Just like in the medical and mental health professions, financial planners can’t force a client to take action on their recommendations. However, evidence-based approaches may help a client move from inaction to action. One such approach adapted for financial planners is motivational interviewing (Horwitz and Klontz 2013; Klontz, Kahler, and Klontz 2016; Klontz, Horwitz, and Klontz 2015). And formal training for financial planners in financial psychology, financial therapy, and behavioral finance is now available, including Creighton University Heider College of Business’s certificate in financial psychology and behavioral finance, and Kansas State University’s certificate in financial therapy.
2. Heal Thyself
A financial planner’s ability to provide planning services to clients is enhanced when he or she has done their own work (Klontz, Kahler, and Klontz 2016). Does the financial planner have her own financial plan? Is her estate planning, succession planning, and insurances up to date? Is she on track to achieve her personal and professional goals? Is she in good health—physically, emotionally, and financially?
When planners prioritize their own financial health, they can gain first-hand experience of the planning services they provide and insight in what it feels like when challenged by the processes they propose. Their own “ah-ha” insights can teach them the value of the services they provide. When planners have done their own financial planning work, they are likely better equipped to design their client experience.
3. Redesign the Client Experience
Financial planners have an opportunity to demonstrate competency, establish trust, and help ease a client’s financial stress through the client experience. All aspects of the client experience can be enhanced by applying financial psychology and behavioral finance considerations.
It is important for planners to consider their physical office space. What do clients or prospects experience when they first walk in the door? Care should be taken to structure the office to instill confidence and trust while ensuring the environment doesn’t increase a client’s stress. Britt and Grable (2012) found that the design of a financial planner’s office can have a significant impact on a client’s stress level, specifically that the presence of financial news programs, such as CNBC, Fox Business News, and Bloomberg, increased a client’s subjective experience of stress. Britt and Grable also found that the arrangement of furniture in a financial planner’s office can have an impact on client stress. For example, when a desk or table was in between the planner and client, stress levels were elevated; and when they were sitting in a less formal setting, such as on chairs with nothing in between them, stress levels decreased.
4. Avoid Fast Food Financial Planning
Research has shown that individuals who live in an area with a high concentration of fast food restaurants are financially impatient, save less money, and are less likely to delay gratification (DeVoe, House, and Zhong 2013). The same study revealed individuals primed by full-service restaurants were more willing to delay gratification for a greater reward. Today’s fast-paced world may result in financial impatience in much the same way as living in a community with a high concentration of fast food restaurants.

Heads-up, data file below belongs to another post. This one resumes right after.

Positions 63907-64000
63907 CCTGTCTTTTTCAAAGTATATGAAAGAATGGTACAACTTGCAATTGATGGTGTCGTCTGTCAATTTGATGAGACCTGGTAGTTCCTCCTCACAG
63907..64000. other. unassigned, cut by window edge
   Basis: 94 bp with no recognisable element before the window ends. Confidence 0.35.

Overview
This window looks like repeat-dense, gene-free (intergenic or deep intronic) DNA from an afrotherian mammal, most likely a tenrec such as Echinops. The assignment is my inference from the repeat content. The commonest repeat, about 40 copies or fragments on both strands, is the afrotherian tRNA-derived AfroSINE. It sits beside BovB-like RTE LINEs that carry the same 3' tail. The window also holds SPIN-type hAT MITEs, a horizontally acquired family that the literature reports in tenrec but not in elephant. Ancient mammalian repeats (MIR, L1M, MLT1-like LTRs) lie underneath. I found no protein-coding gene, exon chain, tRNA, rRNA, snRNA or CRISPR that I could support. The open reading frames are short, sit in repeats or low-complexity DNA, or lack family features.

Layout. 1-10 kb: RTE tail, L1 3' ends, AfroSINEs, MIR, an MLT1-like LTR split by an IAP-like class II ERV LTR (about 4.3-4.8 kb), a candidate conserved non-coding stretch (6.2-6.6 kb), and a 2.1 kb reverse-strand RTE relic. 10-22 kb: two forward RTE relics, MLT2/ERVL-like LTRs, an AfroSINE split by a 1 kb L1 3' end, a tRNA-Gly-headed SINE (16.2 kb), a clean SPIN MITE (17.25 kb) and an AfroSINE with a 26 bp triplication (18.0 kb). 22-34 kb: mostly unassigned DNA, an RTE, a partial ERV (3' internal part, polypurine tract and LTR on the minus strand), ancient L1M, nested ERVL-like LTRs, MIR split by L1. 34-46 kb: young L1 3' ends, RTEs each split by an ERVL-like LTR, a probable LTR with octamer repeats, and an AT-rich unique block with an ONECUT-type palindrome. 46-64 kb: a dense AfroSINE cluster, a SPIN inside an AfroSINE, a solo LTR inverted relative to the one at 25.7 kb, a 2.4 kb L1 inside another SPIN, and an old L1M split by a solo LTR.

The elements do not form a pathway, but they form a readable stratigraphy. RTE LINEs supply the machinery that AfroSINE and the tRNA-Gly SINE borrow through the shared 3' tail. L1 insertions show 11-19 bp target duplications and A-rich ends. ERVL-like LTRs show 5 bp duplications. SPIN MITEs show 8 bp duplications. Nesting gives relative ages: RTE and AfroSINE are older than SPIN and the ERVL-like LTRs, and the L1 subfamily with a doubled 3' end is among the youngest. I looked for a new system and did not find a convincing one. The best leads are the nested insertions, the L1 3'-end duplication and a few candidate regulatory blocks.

The planner-client relationship can be enhanced with face-to-face meetings. Research has suggested that individuals who met face-to-face reported “greater satisfaction, greater levels of closeness, greater recall of facts immediately following the interaction, and, to a lesser extent, more self-disclosure” (Mallen, Day, and Green 2003, pages 158–159). Rather than fast food financial planning in a robo-advising world, planners may consider slowing things down and designing a client experience more like fine dining, providing clients with the opportunity to focus. Cognitive dissonance theory and self-perception theory suggest that the more time and effort dedicated to the planning process, the more committed the clients become, and the more clients will value the services provided. Moreover, the act of observation and interaction can alter the client’s mindset and behaviors (Gilovich and Ross 2015). For many clients, meeting with a planner may be the first time they have dedicated their time, money, and emotional and psychological energies to planning; and what brought them in was likely some kind financial stress or anxiety.
5. Help Clients Get Organized
Finances can be stressful, and organizing one’s financial life can feel overwhelming. Financial planners can help provide immediate stress relief by helping clients gain a sense of control over their financial lives. For some clients, a financial plan is the first time they have seen their net worth or cash flow clearly laid out, and regardless of the outcome, this knowledge alone can provide some relief.
Planners can help clients get organized in other ways, too. Some planners take the role of a client’s financial quarterback, coordinating with other professionals such as estate planning attorneys and accountants. Planners also often help clients establish goals. And helping clients focus so they can get to what matters most may eliminate the paradox of choice that can often overwhelm an individual’s decision-making process. Furthermore, getting organized and helping couples, in particular, take positive financial management actions provides them with a common language regarding money, reduces stress, and increases the quality of the marital relationship (Wilmarth, Nielson, and Futris 2014).